A Wireless Score Counter

Discussion in 'The Projects Forum' started by Cheng Fei Hui, Jan 4, 2016.

  1. Cheng Fei Hui

    Thread Starter New Member

    Jan 4, 2016
    3
    0
    Hey Guys, this is my first post and it is for an Electronic Project which i have to complete for school.

    my project is basically a Sports counter where the score can be changed by a 4026 Decade counter. the switch which is used for this counter will be a 24 DC wireless switch. the wireless switch from the link below is the one which i will be using, as 24 V DC is quite a large voltage to use in a small project like what i am trying to produce. i do not know what the values of the resistors and capacitors should be. the chips i also use will probably not be able to withstand a voltage of 24 volts DC. i am using a 555 Monostable which will be linked to the decade counter.

    (http://www.amazon.co.uk/gp/product/B00Y0HYDVG?psc=1&redirect=true&ref_=oh_aui_detailpage_o02_s00)

    Attached to this thread is the circuit which i will be using, For each switch for the 555 Monostable will be linked to the wireless switch. this is so the score on the counter will be able to increase by a count wirelessly. the trouble is, i do not want to create this circuit in real life just in case the components become damaged because i have the wrong values.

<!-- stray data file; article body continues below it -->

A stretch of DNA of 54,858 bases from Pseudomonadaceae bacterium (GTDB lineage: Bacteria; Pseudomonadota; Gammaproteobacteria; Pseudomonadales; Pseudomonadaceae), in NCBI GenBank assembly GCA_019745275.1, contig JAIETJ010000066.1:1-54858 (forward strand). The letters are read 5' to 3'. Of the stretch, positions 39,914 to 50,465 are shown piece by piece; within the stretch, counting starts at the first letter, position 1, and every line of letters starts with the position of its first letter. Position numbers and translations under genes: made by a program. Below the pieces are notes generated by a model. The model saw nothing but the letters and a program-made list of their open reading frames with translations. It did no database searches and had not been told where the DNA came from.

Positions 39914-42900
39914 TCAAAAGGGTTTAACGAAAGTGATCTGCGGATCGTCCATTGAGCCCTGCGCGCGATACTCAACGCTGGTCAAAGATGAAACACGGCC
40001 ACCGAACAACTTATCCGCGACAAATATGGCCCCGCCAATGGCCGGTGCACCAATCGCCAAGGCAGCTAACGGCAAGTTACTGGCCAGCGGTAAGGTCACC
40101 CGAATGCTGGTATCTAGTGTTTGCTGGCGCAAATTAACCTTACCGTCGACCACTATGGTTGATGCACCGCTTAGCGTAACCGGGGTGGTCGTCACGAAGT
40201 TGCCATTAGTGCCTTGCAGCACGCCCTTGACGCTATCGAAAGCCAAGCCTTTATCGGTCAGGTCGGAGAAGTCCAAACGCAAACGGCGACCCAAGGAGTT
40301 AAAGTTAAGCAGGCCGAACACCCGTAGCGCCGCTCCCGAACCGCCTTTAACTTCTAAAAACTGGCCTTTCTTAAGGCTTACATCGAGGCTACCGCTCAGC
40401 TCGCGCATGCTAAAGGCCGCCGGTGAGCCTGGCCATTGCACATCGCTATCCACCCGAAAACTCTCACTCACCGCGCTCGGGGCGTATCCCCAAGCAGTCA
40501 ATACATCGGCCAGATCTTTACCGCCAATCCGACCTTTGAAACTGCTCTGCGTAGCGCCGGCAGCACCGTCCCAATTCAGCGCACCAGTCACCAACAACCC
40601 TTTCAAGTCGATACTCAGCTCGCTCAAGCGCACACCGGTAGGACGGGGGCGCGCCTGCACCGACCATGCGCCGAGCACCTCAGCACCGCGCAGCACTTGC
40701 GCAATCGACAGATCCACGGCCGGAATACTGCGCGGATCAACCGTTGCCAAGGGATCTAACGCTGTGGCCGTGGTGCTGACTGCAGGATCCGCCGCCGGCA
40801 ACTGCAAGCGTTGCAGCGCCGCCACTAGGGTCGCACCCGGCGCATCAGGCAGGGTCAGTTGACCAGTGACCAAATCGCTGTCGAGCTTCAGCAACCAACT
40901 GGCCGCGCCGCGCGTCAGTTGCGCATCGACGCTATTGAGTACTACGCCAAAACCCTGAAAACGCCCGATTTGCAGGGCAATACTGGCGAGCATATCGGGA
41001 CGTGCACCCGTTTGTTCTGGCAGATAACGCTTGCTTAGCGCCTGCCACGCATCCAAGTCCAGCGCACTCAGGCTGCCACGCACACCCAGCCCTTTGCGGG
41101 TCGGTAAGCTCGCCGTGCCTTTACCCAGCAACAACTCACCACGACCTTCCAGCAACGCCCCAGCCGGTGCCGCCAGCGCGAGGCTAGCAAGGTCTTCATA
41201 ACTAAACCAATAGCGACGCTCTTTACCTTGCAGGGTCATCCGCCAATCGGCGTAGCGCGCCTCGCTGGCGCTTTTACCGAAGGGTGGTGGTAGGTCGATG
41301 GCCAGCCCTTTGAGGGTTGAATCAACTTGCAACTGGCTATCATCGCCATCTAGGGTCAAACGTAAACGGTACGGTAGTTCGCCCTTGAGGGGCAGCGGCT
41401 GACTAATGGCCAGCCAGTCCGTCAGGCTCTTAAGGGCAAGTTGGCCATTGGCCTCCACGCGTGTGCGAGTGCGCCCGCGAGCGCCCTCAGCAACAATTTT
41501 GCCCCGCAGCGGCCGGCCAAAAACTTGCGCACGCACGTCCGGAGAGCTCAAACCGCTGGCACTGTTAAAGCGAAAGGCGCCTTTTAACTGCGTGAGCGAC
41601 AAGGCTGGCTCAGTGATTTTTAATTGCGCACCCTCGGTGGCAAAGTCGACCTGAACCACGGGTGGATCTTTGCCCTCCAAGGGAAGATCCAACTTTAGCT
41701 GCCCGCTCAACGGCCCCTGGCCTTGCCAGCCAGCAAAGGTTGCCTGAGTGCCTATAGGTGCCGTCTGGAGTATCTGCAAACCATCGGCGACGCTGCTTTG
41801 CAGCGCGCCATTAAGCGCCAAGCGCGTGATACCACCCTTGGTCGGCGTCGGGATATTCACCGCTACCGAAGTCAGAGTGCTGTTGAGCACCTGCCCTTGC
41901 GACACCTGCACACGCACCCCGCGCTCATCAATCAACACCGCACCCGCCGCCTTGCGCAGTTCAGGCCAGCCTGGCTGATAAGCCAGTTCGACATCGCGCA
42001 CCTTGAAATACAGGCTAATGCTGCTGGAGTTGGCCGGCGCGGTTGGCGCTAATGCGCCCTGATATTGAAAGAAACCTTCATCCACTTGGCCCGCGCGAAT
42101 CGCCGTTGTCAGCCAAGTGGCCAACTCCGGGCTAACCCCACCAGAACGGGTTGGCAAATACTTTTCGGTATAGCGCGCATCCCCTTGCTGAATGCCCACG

on the software circuit wizards, if i included resistors before the 7 segment displays, the display wouldnt light up. therefore they were left out. from the knowledge i currently i have, i would use a 330 ohm resistor there. please correct me if i am wrong.
    Also if there is anything wrong with my circuit please tell me

    thanks guys for reading my thread

    ps, is it savable if i use a 24Volt DC switch instead of a 12Volts one. i think i made the wrong purchase
     
    Last edited: Jan 4, 2016
  2. Cheng Fei Hui

    Thread Starter New Member

    Jan 4, 2016
    3
    0
    There is also a 6V DC wireless switch. if that helps anyone, because clearly i have bought the wrong switch
     
  3. AnalogKid

    Distinguished Member

    Aug 1, 2013
    4,515
    1,246
    Because the receivers have relay outputs, there is no requirement for the receivers and the counter circuit to have the same power supply voltage. However, if you want to have only one system power supply and no batteries, get the 12 V receivers and power your circuit from the same 12 V.

    Add a 10 K resistor from the reset input of each counter to GND.

    Read the 4026 datasheet to see what the maximum allowed segment current, and select segment resistors accordingly.

    ak
     
  4. Cheng Fei Hui

    Thread Starter New Member

    Jan 4, 2016
    3
    0
    I think i will use batteries for my project, so it doesnt matter that the receiver needs 24volts? it will run fine on the 9 volts supplied from 3 AA Batteries?

    thanks for the help
     
  5. AnalogKid

    Distinguished Member

    Aug 1, 2013
    4,515
    1,246
    9 V requires *six* AA batteries.

    ak
     
Loading...